16And he told them a parable, saying, “The land of a rich man produced plentifully, 17and he thought to himself, ‘What shall I do, for I have nowhere to store my crops?’ 18And he said, ‘I will do this: I will tear down my barns and build larger ones, and there I will store all my grain and my goods. 19And I will say to my soul, “Soul, you have ample goods laid up for many years; relax, eat, drink, be merry.”’

What’s wrong with this? Sounds like he’s a pretty good entrepreneur and farmer who is wisely taking advantage of a bountiful harvest to prepare for retirement. Sounds like a shrewd capitalist who is willing to take risks. A good American! Admirable, right? I think everyone in the crowd is thinking similar thoughts. Being successful in business was and is a hallmark of Jewish culture! But if you pay attention to Jesus’ story you’ll see that for this guy, it’s all about “me.” Thirteen times he refers to himself ("I, my, myself," and other words about himself.)

What does Jesus say God's response was to his plans?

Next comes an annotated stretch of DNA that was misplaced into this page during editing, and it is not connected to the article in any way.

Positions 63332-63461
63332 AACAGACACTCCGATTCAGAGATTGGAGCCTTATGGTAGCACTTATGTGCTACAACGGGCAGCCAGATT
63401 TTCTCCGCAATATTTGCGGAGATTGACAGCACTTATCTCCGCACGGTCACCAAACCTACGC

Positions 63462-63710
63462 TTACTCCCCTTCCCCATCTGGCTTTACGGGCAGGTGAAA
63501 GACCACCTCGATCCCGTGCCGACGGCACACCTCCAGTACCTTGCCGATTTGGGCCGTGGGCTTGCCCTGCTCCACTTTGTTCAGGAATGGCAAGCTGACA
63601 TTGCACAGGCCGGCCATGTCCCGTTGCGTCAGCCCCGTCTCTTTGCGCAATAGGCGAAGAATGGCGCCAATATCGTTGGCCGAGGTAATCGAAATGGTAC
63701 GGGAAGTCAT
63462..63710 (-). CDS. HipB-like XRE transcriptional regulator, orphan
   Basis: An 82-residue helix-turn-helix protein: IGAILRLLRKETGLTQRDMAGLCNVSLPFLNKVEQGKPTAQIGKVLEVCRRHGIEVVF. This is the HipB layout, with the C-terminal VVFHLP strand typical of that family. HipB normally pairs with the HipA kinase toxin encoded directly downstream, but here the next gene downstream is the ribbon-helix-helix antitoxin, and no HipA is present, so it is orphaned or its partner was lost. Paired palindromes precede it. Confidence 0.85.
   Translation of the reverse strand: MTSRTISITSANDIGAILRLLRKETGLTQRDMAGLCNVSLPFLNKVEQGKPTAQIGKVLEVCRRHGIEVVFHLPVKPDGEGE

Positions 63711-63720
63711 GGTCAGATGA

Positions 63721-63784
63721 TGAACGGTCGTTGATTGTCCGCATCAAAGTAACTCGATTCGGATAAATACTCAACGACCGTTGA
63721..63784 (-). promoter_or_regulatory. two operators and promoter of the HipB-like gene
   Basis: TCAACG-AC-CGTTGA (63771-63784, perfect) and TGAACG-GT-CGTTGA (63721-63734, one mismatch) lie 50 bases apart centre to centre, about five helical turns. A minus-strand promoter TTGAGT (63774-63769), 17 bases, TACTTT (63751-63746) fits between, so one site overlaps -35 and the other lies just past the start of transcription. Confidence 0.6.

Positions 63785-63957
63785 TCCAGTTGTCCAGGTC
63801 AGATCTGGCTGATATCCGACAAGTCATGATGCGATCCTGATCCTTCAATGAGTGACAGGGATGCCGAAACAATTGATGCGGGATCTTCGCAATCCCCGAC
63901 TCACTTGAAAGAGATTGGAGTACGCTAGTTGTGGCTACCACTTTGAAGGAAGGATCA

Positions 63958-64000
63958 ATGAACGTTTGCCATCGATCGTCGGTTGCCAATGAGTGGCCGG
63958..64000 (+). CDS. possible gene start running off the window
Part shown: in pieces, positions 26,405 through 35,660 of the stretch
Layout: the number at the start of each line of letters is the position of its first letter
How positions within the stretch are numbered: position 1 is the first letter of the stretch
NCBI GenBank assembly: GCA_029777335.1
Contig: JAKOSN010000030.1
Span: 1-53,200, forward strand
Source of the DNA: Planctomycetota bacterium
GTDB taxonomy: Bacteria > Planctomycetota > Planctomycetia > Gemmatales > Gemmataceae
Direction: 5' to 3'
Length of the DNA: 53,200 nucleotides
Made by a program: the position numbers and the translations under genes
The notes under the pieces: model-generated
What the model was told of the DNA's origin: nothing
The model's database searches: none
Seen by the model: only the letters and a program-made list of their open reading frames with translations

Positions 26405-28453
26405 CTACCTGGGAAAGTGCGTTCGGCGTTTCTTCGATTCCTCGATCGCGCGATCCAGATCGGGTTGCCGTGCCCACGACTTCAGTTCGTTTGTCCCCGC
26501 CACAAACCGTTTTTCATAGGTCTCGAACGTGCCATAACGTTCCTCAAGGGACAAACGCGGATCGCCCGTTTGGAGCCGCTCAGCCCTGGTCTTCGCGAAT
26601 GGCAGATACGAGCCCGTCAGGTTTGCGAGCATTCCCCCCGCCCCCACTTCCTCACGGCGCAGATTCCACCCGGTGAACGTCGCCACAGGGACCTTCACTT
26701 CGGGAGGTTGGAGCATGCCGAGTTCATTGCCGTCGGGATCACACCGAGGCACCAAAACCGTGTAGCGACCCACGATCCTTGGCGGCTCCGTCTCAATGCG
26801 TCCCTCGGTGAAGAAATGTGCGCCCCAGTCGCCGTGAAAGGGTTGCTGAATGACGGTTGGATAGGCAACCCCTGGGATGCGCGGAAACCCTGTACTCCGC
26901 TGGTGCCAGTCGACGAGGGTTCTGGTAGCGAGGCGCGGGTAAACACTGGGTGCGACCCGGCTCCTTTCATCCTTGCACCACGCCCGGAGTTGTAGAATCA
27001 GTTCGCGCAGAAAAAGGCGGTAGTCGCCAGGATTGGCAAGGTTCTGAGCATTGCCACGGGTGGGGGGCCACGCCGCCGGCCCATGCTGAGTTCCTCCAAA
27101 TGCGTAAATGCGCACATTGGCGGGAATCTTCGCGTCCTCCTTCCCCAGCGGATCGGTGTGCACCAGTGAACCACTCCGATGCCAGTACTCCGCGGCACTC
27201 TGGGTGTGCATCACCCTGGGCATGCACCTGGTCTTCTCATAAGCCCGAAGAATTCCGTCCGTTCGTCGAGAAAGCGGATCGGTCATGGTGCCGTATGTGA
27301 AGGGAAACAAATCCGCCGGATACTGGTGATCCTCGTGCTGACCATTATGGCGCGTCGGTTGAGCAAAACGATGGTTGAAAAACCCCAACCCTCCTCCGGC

20But God said to him, ‘Fool! This night your soul is required of you, and the things you have prepared, whose will they be?’ 21So is the one who lays up treasure for himself and is not rich toward God.”

This passage is not a condemnation against planning for retirement. It is not a slam toward all rich people. It is definitely not a diatribe against working hard and being a wise manager or making a profit.

Here’s what it is: as we saw with Jesus’ words to the Pharisees, it’s a condemnation of the wrong motives. As Jesus always does, he goes to the heart: WHY do we want more stuff and wealth? Because we love ourselves and we think that's how we make ourselves happy. But these things—even if we get them—do not satisfy. Jesus says to be rich toward God. How can we be rich toward God?